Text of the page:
Duke Meisters: The 2018 Beechcraft Duke Fly-In

Duke Meisters: The 2018 Beechcraft Duke Fly-In

Duke Meisters: The 2018 Beechcraft Duke Fly-In




[Meistercompound noun akin to maestro – A person regarded as skilled or prominent in a specified area of activity; one who has extensive knowledge or ability.]

Aircraft type clubs are organizations that provide information and support to a single aircraft type from the same manufacturer. Most aircraft type clubs are independent of the manufacturer and organized as not-for-profit associations operated by volunteers. Such is the case with The Duke Flyers Association (DFA) which has nearly 300 members including pilots from Switzerland, Australia, Austria, Germany, New Zealand, Belgium, South Africa, and Canada. The annual fly-in presents an opportunity to socialize with birds of a feather, renew friendships, and relate stories through heartfelt (sometimes harrowing) tales of all things aeronautical. Attendees also discuss piloting, maintenance, operational techniques, meet face-to-face with vendors, and accomplish recurrent training. 

Pilot Steel, Inc.

As much a treasured social event as a technical one, this year’s annual Duke Flyers Association (DFA) meeting was held in Owensboro, Kentucky (KOWB). The event was organized and hosted by Ray and Susan Assmar, owners of both a beautiful Duke and Pilot Steel, Inc., a metal fabrication company. Throughout the gathering, DFA President, retired Delta Captain and Duke guru Bob Hoffman shared pearls of wisdom gained from his 48,000-plus hours of airline and GA flying. Mid America Jet provided host FBO services for attendees which included both piston and turbine Dukes. 

A Tough Crowd

The conference itinerary began with cocktails at a meet-and-greet with an evening of storytelling held at the event hotel. The official beginning of the gathering commenced the next day with an early morning, seven-hour, all-encompassing Master IFR refresher course presented by Gary Reeves. Considering that DFA members regularly fly their Dukes in the IFR system, in actual IMC and often to an IMC approach, it was a tough crowd of meisters to impress. However, we can all use instruction and reminders about the sometimes overlooked and essential details of instrument flying using today’s modern avionics, and Gary presented valuable information with something for everyone. Course subject matter covered everything from the still mandatory recording of VOR checks, seldom accessed knowledge about required aircraft instruments, lighting and inspections to LP+V and LPV minimums, DH vs. MDA, holding, SID’s and STAR’s, as well as IF vs IAF with a discussion about the requirement to fly (or not to fly) the procedure turn. His material prompted class participation with a spirited conversation about approach procedures and techniques as well as communicating with ATC while defending our position and responsibilities as PIC. The refresher course was followed by an evening tour of the OZ Tyler Distillery (Kentucky Bourbon Whiskey) and dinner featuring a live bluegrass band. Ye-ha! Bourbon, barbeque, and banjos – a delicious diversion after the day-long instrument review.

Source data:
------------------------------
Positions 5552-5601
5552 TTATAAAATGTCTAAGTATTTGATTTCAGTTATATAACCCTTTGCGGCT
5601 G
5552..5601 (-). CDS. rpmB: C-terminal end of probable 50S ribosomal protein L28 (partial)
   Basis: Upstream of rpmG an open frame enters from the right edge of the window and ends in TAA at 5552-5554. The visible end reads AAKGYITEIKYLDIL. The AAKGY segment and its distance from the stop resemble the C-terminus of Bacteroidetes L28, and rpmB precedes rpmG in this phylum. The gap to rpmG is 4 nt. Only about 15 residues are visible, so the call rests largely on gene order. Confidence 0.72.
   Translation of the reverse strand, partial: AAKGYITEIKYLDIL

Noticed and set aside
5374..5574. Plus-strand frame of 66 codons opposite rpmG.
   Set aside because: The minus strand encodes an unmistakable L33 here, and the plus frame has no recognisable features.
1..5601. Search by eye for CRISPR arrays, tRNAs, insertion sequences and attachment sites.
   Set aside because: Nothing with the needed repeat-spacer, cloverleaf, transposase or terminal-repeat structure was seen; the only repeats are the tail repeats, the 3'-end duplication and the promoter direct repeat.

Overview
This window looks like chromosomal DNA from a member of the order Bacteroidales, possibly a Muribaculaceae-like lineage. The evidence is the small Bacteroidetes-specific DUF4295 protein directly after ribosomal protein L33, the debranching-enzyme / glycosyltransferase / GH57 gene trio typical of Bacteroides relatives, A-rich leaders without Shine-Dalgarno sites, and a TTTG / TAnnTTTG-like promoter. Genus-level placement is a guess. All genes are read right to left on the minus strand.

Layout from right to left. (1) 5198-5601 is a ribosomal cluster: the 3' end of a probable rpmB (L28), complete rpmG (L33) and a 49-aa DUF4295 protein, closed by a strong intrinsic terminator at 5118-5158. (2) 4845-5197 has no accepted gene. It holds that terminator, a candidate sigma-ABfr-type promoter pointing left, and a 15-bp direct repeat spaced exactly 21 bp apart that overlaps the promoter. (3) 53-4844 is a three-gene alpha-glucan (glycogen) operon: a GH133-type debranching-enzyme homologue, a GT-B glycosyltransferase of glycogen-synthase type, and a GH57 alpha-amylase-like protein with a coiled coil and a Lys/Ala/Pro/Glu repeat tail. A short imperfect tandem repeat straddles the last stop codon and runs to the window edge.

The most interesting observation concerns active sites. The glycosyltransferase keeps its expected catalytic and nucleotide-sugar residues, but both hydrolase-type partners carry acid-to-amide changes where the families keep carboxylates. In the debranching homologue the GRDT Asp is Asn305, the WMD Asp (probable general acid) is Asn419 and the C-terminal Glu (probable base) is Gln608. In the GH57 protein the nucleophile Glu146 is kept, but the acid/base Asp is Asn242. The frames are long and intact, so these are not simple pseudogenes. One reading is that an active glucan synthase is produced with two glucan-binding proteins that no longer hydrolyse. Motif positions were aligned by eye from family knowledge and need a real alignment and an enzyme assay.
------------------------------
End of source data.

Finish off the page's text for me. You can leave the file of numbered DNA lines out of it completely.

Brace for Impact

The next day kicked off with an in-depth, six-hour review of the Duke POH as well as operational procedures, policies, and techniques. This Duke specific training was followed by Q&A including the sharing of relevant events, accidents, incidents and mistakes in both GA and the Duke fleet. The final evening’s formal dinner at the Bluegrass Hall of Fame featured speaker Doreen Welsh who was a flight attendant on US Airways flight 1549 (Miracle on the Hudson). Doreen told the story (“90 Seconds to Impact”) from her perspective stationed at the aft jumpseat – the most heavily damaged section of the Airbus. After discovering that they had ditched in the Hudson and not crashed on land, and after making her way to the forward section of the aircraft, she recounts, “Everything was calm up front. The other two flight attendants were dry and perfectly groomed. It was as if there had been two entirely different accidents.” Doreen provided lessons in survival and emergency procedures applicable to any audience regardless of occupation or background. Her perspective on the cockpit crew’s interaction with the FAs was invaluable to me as an airline captain, and I believe that hearing her lifesaving and life-changing recount of the event should be a mandatory training event for all flight crew members whether Part 91, 135, or 121. 

Why a Duke?